wary of them all. When it came time to begin coming out to the friends I’d made
over the years, most of whom were religious conservatives, I was afraid. Surely
to a one, they would dump me.
Finally I came out to one of my best friends, Shawnee, a lifelong Southern
Baptist. I hemmed and hawed while telling her, ‘til she became quite frightened
herself. When I finally got the words out, I got a huge surprise. She was
“Is that all?” she asked me. “The way you built up to it, I expected you to
tell me you were dying of cancer or something.”
I should have taken a lesson from that, but I didn’t. Big media – including
the big GLBT media – kept right on telling me that “those people” were all
alike. Much the same way the big hetero media keeps telling straights that “all”
GLBT folks are alike. I knew very well that the latter was wrong, but for some
reason, it was oh-so-easy to go on believing the former. Most of my friends in
the community – even those who were Christian – accepted it as gospel, so why
should I have been any different?
January 01, 2008
Mine isn't either. Why not?
There are a lot of reasons people can have for coming up short on their resolutions, some of them compelling, some of them just a load of crap. However, I think I finally figured out the key to developing successful resolutions.
Instead of trying to establish what you want to accomplish in the new year, take a different
approach. Ask God what HE wants to you do.
You can't send Him an e-mail or a registered letter, you have to pray. Not just a perfunctory
prayer either, one where you are in a spirit of submission, preferably on your knees, not just asking but truly seeking God's plan for your life.
That's what Pastor Brenda and I spent most of last weekend doing, and he is gradually revealing answers to us. God is leading us toward a major initiative where we reach out to unchurched GLBT people in the Washington, DC metro area. I also believe he is leading me toward some type of leadership role in bring GLBT and straight Christians together in service, side-by-side, to help the community and bear witness that we CAN work together to serve God, and He will bless that effort.
We've got a lot of balls up in the air, and it is the peace of knowing God's plan for us is better than one we can come up with on our own that is keeping us focused, grounded, and somewhat sane. Along with a major ministry push, Pastor Brenda is trying to lock down her job situation (which seems very promising at this point) and we are looking for another home. Given the state of the real estate market, I'm sure it comes as no surprise that this has been somewhat of an adventure.
There's a lot going on in our household, including the recent change of having two dear friends as housemates, but we are seeking and finding God's will throughout all the busyness.
I hope, if you haven't already, that you take some time and seek God's plan for your life. It may not be what you expected--I can directly testify to that--but it will be good.
Have a happy and blessed 2008 everyone!
December 31, 2007
It truly is the season for giving, and to honor that tradition, a fan of
the popular show The L Word has donated $1 million to the Dr. Susan Love
Research Foundation in the name of some the show's most prolific stars. Actress
Erin Daniels who portrays a gay breast cancer victim on the series inspired the
The L Word, which is set mostly in the trendy world of Los Angeles, centers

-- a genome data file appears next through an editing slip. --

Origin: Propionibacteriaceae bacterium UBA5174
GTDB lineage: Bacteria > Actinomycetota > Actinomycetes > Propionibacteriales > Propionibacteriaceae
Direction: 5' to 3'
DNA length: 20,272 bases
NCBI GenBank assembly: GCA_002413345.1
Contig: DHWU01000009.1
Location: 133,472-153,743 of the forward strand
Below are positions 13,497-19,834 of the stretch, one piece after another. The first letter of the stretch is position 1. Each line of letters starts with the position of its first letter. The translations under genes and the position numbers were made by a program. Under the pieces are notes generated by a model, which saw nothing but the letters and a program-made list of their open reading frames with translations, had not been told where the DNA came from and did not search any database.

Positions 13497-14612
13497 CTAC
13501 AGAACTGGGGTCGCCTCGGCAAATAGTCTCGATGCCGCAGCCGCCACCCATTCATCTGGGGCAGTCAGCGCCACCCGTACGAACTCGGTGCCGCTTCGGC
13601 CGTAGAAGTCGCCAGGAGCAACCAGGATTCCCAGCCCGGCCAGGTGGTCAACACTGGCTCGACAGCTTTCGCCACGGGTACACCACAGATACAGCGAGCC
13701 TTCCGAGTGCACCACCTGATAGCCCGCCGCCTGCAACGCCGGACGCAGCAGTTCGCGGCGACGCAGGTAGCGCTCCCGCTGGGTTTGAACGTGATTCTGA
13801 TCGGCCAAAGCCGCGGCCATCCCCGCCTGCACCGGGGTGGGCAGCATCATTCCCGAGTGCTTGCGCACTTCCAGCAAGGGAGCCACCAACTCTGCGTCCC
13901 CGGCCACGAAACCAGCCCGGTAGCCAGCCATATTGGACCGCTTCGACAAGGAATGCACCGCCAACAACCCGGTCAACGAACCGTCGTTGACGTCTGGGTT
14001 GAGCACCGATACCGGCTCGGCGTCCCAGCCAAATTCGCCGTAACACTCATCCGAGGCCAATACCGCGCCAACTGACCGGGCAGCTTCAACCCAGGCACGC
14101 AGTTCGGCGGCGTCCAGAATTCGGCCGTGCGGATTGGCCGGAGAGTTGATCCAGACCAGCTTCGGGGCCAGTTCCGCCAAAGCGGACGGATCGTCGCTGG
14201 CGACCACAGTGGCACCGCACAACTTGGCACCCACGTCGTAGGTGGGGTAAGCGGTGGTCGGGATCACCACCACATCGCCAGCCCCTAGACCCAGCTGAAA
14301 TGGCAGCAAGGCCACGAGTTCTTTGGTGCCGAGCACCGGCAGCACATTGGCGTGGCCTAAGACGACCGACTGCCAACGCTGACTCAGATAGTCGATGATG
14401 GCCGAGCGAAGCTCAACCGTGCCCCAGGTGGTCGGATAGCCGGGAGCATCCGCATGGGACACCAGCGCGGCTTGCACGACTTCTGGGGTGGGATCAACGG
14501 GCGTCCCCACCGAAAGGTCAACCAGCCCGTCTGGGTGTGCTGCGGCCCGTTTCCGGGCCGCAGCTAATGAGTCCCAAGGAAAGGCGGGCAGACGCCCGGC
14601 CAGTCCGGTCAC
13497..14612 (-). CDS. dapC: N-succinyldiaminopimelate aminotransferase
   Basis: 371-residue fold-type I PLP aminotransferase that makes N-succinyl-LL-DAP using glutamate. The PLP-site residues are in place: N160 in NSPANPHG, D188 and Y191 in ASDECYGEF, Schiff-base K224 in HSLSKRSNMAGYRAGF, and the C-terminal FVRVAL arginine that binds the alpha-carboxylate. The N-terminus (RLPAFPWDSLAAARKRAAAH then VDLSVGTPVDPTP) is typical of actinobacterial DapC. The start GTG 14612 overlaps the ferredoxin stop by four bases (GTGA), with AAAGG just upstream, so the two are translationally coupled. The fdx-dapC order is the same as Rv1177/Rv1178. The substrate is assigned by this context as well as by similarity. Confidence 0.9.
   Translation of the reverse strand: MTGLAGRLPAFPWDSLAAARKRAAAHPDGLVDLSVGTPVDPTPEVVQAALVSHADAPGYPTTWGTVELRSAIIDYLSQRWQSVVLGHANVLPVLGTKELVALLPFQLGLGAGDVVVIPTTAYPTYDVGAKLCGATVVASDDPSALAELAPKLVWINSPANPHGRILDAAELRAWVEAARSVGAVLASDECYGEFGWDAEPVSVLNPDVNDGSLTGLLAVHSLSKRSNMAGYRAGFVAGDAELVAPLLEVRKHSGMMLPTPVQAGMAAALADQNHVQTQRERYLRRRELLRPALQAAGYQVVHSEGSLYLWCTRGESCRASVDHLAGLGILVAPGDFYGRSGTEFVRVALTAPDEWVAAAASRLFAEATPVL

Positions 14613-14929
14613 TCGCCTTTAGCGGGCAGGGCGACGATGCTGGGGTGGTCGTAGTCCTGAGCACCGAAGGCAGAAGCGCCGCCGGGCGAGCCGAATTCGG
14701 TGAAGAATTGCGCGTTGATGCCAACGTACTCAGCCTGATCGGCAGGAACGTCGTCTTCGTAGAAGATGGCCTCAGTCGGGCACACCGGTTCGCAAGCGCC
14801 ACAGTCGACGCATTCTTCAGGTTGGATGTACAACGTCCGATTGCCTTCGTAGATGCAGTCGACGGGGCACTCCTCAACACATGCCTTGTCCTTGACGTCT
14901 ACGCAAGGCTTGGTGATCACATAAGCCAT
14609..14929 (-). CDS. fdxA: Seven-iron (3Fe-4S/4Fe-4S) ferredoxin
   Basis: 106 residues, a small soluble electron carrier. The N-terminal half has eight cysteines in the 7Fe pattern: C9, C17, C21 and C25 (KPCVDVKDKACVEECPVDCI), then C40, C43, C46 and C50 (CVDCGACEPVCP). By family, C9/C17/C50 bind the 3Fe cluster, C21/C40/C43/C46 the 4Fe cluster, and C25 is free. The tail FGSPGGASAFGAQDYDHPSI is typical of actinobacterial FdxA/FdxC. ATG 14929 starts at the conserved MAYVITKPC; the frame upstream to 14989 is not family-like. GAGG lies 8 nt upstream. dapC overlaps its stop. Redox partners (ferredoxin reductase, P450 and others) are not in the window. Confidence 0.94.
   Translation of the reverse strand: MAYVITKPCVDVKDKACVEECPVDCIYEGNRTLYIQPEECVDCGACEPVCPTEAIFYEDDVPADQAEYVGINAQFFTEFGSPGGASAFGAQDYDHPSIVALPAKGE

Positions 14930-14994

around the lives of a group of lesbian friends and was developed after the
overwhelming success of the Showtime drama Queer as Folk. Slated for its fifth
season to begin in 2008, the show stars Jennifer Beals, Katherine Moennig, Pam
Grier and Leisha Hailey.
Daniels played Dana Fairbanks, Hailey's lover on the show, who discovered
she had breast cancer in season three and eventually died of heart failure. The
generous donor recognized the realism and truth the actress brought to the
breast cancer story line and made the largest private donation to the Foundation
The $1 million gift will be used to establish The Erin Daniels and Leisha
Hailey Fund for Breast Cancer and all donations will be given to the Love
"There are very few times in a woman's life where she feels she's been
lucky enough to be part of something that will change lives," Daniels said in a
press release. "This is one of those times. I am overwhelmed that my portrayal
of Dana's story has inspired such an act of kindness and generosity, and elated
to be part of it. I am thankful that so many women will be given hope due to Dr.
In addition to that generosity, the anonymous donor intends to match dollar
for dollar every donation made to the fund, which supports research aimed to end
breast cancer in our lifetime.
"It is an honor that our breast cancer story line touched someone in such a tremendous way that she so generously gave to such a tragic illness, Hailey told the Advocate.
For more information about the Foundation, or to make a donation visit: www.dslrf.org.
December 30, 2007
In times of crisis and in times of joy, a family comes together and rises
like a phoenix, overcoming its struggles as a united force. The Reitan
family—father, Philip; mother, Randi; children, Britta, Josh, Ben, and
Jacob—have faced personal, public, and political battles that have made them
stronger than ever. The obstacles and the triumphs have brought them to a point
where they can take on any challenge.
What makes the Reitans’s profile so compelling is how a quiet Lutheran
family from the Midwest had their lives transformed in the blink of an eye.
While the world at large can follow their story from the comfort of a theater
seat in less than two hours, the real story started 10 years ago, and continues
to unfold to this day. As a 15-year-old sophomore, Jacob, the youngest of four
children, first came out to his sister, Britta.
Jacob recalls, “My sister was home from her first year at college. It
was tremendously difficult for me to actually say I was gay. I think it is for
anybody the first time they come out. The act of doing so can feel like such a
Pandora’s box event. But despite my struggle to actually say the words, I felt
safe, because I knew my sister would be supportive of me. Time and again, before
my coming out, she made statements to me and others in support of gay rights. In
retrospect, those statements were so important in making me feel safe in my own